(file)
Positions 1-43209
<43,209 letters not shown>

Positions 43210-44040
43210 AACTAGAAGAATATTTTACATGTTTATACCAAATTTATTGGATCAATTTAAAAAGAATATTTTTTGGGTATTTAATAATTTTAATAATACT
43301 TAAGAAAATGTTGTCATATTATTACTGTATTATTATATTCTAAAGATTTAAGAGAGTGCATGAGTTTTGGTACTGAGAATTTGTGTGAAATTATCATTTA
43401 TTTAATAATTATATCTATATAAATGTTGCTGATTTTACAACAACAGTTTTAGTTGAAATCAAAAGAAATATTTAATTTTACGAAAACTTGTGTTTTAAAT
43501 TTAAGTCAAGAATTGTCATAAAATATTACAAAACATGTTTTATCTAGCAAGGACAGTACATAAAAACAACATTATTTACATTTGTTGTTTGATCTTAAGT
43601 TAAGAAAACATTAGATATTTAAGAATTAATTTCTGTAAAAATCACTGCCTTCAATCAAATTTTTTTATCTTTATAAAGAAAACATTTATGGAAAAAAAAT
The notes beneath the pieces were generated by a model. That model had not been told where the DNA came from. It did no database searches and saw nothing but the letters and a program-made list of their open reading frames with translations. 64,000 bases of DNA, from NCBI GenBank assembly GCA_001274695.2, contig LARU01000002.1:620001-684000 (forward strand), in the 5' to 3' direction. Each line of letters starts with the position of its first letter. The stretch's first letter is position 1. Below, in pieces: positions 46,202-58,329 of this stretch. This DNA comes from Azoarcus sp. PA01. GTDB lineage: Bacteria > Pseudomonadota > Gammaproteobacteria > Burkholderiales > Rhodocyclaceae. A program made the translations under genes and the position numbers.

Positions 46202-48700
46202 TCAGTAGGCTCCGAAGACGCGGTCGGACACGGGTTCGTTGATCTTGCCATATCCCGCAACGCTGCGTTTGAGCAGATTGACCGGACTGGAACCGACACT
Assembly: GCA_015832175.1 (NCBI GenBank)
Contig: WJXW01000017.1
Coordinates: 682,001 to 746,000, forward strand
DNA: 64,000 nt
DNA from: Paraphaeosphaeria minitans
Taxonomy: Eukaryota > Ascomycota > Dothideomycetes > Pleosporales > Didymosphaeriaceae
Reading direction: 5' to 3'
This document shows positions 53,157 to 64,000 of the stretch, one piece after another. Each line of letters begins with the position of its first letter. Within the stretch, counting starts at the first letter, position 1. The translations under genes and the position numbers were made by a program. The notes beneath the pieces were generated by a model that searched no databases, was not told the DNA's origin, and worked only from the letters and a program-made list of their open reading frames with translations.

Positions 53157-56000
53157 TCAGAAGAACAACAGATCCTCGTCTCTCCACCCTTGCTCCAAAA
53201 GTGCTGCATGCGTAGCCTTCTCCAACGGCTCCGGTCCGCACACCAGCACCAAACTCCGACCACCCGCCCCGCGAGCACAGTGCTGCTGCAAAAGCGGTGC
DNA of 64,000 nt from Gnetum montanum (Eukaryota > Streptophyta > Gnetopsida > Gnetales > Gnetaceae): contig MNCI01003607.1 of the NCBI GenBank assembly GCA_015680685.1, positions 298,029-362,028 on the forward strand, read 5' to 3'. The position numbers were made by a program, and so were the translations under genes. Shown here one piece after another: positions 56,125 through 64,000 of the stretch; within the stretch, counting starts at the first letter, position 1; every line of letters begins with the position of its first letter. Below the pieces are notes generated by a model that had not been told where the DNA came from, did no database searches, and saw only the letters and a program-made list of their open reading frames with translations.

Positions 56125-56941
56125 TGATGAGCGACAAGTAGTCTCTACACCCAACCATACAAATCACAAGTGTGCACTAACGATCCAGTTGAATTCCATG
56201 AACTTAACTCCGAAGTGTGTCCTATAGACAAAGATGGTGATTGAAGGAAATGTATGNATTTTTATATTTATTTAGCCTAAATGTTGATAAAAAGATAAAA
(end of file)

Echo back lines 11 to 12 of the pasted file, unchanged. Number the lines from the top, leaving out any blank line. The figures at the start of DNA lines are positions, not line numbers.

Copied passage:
46202 TCAGTAGGCTCCGAAGACGCGGTCGGACACGGGTTCGTTGATCTTGCCATATCCCGCAACGCTGCGTTTGAGCAGATTGACCGGACTGGAACCGACACT
Assembly: GCA_015832175.1 (NCBI GenBank)